Survivors Manchester, a charity that supports male survivors of sexual abuse and rape, has received over 200 new enquiries to its Independent Sexual Violence Advisers (ISVA) service in the past 12 months.
The service offers confidential help and advice to men and boys affected by sexual abuse and rape, providing a tailored support plan. In addition, survivors are also offered assistance through the criminal justice system - from initial report to court and beyond - should they request it.
The recent series of Broadchurch highlighted the work of ISVAs when a lead character took on the role of an adviser to help with the aftermath of a sexual assault case - a potential factor in the surge of new clients.
CEO and founder of Survivors Manchester, Duncan Craig, said: “Programmes such as Broadchurch have really helped highlight the issues surrounding sexual abuse and are no doubt a factor in the increase in clients that we’ve seen.
“Despite this, the shame and stigma that surrounds male sexual abuse remains a problem. I founded Survivors Manchester in 2009 after I realised that there was a severe lack of support for male survivors of sexual abuse in the North West. As a society, I think we’ve created some rather destructive idealisms surrounding men. We’re made to feel as though we should be unemotional beings that shouldn’t come forward for help or support when it comes to mental health or issues such as sexual violation.
“The purpose of the ISVA is to offer confidential and completely impartial support. For survivors that do decide to report their experience to the police, for example, the reporting process and court proceedings can sometimes be rather complex and daunting; it’s the ISVA’s role to explain what happens and how the criminal justice process works.”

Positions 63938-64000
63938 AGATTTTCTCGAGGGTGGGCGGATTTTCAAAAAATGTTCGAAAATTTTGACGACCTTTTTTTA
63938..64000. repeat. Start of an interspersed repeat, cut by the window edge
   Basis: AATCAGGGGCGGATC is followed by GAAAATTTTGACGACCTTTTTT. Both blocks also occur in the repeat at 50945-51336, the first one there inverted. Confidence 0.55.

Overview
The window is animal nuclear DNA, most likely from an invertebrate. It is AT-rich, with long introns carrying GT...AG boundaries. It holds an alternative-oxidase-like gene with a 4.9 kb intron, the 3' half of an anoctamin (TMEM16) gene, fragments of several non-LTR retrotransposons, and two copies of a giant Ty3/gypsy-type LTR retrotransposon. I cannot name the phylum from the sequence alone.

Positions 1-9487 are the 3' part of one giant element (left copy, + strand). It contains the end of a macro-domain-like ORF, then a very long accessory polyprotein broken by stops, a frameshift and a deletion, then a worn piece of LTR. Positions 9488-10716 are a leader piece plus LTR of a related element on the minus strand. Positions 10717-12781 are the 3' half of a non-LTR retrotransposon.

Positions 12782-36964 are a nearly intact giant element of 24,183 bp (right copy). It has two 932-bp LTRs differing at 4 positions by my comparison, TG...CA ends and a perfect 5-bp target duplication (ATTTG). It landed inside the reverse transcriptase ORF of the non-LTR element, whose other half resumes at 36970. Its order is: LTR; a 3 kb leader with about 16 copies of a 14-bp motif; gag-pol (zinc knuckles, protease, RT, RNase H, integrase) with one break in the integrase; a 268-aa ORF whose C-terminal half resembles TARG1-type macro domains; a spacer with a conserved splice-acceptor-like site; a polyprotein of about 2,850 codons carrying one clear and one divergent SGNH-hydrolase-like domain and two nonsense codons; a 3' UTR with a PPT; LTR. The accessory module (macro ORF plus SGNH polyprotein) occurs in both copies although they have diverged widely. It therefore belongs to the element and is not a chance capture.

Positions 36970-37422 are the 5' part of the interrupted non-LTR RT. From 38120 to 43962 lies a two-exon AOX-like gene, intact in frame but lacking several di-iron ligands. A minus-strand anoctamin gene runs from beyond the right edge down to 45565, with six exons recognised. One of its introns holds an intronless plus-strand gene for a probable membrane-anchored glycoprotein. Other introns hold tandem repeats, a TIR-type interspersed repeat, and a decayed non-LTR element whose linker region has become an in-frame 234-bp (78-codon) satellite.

The service is completely confidential and not linked to the police, and survivors do not have to report the incident if they choose not to. The role of the ISVA is to ensure that survivors have all the necessary information and support to make an informed choice about what’s best for them. The ISVA service can assist with anything from support with attending court proceedings to safety planning.
Duncan continued: “Specialist services such as ISVAs are really helping to break the taboo that surrounds the issue of male sexual abuse. The fact that Survivors Manchester’s ISVA has seen a strong year on year increase of people using the service suggests that men are becoming more aware of the support that’s available to them, which is a very positive and encouraging step.”
The ISVAs at Survivors Manchester have all undertaken accredited training and are formally recognised by Greater Manchester Police and the Crown Prosecution Service. Clients are also able to choose from a male or female ISVA.
For further information on Survivors Manchester, please visit www.survivorsmanchester.org.uk